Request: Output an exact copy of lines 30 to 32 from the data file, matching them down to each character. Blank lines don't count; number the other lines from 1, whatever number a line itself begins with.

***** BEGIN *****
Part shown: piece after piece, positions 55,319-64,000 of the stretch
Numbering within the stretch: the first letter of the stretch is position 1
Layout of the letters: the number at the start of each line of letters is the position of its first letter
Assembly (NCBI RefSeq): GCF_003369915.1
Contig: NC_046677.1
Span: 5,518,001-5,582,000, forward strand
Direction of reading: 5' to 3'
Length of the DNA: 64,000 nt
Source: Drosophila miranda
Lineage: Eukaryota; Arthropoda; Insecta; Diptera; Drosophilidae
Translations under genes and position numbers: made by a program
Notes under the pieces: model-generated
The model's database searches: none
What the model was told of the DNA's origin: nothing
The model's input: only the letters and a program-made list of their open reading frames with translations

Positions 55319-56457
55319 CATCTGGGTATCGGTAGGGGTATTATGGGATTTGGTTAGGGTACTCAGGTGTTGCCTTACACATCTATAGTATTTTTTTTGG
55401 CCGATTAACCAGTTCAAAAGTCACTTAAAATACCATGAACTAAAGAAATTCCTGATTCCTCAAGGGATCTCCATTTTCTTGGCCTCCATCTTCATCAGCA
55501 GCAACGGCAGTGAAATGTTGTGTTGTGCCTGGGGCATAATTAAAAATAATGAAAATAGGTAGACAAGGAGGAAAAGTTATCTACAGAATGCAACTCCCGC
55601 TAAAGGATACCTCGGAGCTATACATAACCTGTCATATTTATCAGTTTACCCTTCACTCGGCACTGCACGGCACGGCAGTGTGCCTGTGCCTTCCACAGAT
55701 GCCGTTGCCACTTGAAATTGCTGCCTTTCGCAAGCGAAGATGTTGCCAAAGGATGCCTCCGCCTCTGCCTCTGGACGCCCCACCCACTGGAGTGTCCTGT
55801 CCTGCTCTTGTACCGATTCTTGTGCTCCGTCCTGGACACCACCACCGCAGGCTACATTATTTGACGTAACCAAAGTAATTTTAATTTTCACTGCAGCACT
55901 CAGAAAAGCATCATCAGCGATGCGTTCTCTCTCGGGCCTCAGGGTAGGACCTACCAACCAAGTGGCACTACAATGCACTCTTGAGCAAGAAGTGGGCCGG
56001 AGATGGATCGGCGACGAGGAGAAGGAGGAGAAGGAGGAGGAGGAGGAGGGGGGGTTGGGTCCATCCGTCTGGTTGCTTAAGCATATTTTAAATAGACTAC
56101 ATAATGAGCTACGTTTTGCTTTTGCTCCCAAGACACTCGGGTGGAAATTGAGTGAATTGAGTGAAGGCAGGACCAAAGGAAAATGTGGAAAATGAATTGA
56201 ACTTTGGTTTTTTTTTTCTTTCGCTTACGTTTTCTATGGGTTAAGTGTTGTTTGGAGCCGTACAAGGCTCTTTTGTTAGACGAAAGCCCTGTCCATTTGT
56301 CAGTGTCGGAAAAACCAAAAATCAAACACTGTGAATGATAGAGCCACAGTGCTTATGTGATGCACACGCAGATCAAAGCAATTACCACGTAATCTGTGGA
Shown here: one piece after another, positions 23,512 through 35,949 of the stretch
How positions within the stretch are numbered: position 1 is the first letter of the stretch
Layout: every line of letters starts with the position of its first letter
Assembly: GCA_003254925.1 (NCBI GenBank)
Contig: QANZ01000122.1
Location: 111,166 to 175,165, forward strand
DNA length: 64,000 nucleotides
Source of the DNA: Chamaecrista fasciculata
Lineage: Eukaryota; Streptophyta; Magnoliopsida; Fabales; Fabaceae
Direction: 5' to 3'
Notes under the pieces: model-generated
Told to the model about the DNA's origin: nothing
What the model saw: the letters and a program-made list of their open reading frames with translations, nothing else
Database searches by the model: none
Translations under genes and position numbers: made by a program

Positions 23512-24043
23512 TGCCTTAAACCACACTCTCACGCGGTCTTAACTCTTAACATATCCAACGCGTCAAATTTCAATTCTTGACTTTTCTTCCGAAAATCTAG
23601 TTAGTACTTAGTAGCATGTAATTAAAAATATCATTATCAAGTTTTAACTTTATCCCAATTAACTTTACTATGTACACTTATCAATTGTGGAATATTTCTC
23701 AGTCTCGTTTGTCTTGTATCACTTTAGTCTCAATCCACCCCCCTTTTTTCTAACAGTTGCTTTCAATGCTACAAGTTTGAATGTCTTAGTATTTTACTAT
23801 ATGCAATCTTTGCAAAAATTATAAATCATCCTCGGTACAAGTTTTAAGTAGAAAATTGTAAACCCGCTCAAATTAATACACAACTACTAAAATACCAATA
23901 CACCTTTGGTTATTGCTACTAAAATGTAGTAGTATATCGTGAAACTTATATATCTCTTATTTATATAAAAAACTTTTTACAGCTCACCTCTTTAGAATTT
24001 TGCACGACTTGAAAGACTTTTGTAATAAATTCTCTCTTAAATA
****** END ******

Layout: every line of letters starts with the position of its first letter
Assembly: GCA_003254925.1 (NCBI GenBank)
Contig: QANZ01000122.1